Creator of iconic Tri-tone details how the now familiar Apple sound came to be

Creator of Tri-tone details how the familiar sound came to be

Whether you first heard it after converting music in iTunes, or receiving a message on an iPhone, ff you've ever wondered where the famous Apple Tri-tone sound came from, you now have your answer. Created by Kelly Jacklin, the sound was originally intended for the program that eventually became SoundJam MP, which then became iTunes after it was acquired by Apple. Tri-tone was created as a sound to let users know that the program was finished burning a disc. The goal was to create a sound that was both simple and distinctive, according to Jacklin:

I was looking for something "simple" that would grab the user's attention. I thought a simple sequence of notes, played with a clean-sounding instrument, would cut through the clutter of noise in a home or office. So I had two tasks: pick an instrument, and pick a sequence of notes. Simple, right? Yeah, says you; everyone's an armchair musician...

Tri-tone remained with the program after it purchased by Apple and turned into iTunes. Eventually, it became the sound played by the installer on OS X after an installation had been completed. But most people know it today as the default text message tone that ships with the iPhone.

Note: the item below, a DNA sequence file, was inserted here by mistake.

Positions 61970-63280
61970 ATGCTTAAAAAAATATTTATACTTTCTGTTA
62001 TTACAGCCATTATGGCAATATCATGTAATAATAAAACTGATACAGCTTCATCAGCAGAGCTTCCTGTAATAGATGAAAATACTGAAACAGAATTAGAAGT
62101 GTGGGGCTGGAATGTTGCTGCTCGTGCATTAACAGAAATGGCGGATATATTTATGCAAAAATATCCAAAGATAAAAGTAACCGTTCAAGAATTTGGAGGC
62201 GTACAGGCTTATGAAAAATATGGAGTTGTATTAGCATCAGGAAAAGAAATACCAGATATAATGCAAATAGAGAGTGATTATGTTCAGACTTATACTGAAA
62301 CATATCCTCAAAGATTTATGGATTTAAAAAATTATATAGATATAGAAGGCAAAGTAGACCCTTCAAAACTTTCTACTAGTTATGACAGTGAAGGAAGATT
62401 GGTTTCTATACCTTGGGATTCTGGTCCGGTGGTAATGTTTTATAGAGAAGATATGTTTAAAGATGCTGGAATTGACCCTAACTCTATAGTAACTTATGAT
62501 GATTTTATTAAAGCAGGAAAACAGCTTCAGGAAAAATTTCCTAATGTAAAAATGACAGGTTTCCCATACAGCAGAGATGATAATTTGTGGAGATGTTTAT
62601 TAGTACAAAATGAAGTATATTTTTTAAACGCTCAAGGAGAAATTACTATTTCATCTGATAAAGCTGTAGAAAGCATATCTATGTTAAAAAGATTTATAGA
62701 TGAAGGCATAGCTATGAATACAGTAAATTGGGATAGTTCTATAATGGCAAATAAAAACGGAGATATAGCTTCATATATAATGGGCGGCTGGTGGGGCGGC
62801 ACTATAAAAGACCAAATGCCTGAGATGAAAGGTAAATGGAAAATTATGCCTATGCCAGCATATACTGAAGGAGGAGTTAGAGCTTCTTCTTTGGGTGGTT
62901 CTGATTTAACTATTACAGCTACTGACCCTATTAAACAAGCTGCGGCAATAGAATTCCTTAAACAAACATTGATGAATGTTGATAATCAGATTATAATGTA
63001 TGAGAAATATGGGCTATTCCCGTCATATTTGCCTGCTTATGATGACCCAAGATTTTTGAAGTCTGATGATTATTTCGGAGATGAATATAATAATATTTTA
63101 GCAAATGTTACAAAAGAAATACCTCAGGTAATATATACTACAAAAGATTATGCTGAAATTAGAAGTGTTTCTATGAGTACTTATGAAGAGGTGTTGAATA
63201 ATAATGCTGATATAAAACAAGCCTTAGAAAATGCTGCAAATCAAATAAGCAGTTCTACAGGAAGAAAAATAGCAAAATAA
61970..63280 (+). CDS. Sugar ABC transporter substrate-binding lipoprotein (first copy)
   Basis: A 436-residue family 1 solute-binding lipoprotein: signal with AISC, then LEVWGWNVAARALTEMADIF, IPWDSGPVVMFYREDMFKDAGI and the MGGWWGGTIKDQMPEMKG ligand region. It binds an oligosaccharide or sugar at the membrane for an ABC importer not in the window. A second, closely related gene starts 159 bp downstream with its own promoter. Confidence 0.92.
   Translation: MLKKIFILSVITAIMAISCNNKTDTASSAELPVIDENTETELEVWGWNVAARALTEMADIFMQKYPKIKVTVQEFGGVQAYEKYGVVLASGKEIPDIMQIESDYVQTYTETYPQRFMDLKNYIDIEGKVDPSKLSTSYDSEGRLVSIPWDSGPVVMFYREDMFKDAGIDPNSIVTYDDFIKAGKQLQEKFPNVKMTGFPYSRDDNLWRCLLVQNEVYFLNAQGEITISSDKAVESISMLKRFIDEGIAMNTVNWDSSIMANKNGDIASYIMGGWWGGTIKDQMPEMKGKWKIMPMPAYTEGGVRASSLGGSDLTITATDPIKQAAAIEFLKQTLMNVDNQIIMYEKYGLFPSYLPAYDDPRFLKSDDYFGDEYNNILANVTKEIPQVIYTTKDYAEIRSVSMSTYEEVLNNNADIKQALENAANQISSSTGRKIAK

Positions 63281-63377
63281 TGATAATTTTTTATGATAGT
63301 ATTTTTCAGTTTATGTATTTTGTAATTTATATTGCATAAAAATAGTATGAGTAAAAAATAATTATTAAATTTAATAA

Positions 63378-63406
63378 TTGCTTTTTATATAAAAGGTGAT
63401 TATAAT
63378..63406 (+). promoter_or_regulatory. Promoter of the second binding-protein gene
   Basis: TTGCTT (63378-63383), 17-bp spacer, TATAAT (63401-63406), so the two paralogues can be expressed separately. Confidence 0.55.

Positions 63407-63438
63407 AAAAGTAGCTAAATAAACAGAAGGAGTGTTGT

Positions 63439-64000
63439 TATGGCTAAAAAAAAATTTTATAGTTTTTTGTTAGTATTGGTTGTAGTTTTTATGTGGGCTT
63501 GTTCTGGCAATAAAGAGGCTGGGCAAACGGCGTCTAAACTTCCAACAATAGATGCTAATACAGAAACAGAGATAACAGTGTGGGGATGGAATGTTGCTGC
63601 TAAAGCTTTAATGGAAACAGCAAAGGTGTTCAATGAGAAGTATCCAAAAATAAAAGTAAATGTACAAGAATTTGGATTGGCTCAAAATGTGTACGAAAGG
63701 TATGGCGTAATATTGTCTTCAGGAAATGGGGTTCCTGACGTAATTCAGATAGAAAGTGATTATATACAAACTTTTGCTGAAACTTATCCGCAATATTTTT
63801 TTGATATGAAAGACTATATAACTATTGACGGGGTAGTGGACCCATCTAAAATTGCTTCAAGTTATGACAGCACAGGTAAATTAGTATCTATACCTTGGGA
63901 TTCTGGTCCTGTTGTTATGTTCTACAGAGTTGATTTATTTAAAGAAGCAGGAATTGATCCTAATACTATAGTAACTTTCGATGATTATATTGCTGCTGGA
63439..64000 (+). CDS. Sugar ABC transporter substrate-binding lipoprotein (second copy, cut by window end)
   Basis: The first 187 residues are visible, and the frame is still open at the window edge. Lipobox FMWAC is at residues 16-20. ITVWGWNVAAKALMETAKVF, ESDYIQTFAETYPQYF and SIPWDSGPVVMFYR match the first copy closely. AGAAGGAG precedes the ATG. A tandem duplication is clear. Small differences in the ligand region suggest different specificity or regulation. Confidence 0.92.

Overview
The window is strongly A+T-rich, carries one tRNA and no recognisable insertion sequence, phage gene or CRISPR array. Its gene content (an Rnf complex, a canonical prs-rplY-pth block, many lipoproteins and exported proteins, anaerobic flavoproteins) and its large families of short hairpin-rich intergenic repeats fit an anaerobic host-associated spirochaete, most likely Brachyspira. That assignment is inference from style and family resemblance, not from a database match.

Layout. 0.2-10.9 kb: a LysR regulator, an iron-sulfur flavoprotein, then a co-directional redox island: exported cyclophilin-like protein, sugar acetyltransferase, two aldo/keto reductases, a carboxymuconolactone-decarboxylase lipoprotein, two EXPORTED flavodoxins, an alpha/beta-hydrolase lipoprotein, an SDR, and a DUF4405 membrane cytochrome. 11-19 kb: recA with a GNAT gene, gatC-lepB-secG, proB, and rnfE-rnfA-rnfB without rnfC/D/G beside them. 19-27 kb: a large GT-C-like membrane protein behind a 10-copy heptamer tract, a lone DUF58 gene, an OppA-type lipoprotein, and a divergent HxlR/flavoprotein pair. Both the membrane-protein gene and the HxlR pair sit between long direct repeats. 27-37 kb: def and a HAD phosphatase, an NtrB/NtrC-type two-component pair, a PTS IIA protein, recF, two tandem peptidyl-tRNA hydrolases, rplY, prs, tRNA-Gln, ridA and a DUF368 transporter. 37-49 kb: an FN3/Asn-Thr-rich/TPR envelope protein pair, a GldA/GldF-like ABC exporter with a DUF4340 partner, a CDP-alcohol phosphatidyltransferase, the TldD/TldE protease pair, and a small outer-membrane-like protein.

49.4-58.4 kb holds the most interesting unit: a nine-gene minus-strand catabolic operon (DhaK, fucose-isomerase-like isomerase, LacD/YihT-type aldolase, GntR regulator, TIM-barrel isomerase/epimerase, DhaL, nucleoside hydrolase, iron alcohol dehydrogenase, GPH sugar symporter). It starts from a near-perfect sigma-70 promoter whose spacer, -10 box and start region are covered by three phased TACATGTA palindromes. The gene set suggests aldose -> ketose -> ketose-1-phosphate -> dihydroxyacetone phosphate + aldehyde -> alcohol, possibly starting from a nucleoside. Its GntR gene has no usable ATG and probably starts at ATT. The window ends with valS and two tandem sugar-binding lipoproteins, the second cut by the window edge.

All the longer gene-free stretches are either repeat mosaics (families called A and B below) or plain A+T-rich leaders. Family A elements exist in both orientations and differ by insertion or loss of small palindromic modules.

It's an interesting bit of history for something that's become, for many, a small but important part of day-to-day life. In addition to text messages, Tri-tone is used by several apps, like the official Twitter app, for instance, to alert people to new messages and information. The original post is a fascinating, in-depth look at the creation of Tri-tone, including the music theory and some of the programming behind the sound, and I highly encourage you to take a look. Then come back and tell me - what do you think of Tri-tone?

Source: Kelly Jacklin

Joseph Keller

Joseph Keller is a news reporter for iMore. He's also chilling out and having a sandwich.

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There are 8 comments. Add yours.

cc3d says:

it's just not that interesting

CrzyP says:

Tr-tone can stay but I need to be able to change it. A room full of iPhones and one tri-tone goes off, everyone grabs their iPhone thinking it's theirs because you can't fully customize system sounds.

manicmarc says:

You can customise your sounds.., hence why I have U2's The Fly pumping out my iPhone whenever someone calls :) There is a whole section in the iTunes Store dedicated to message tones, and it doesn't take a genius to turn any old music file int the correct format. iOS even let's you make your own vibration patterns... Not sure any other OS let's you do that!

CORYK333 says:

Settings-->Sounds-->Scroll down a tiny bit-->CHANGE YOUR SYSTEM SOUNDS!!!

problem solved ;)

manicmarc says:

I actually found that really interesting, since I remember sitting at my G3 iMac in 2001 and hearing that sound.

I'd also like to know where the default ringtone 'Marimba' came from?

Massie says:

This might help:

The Apple Marimba And GarageBand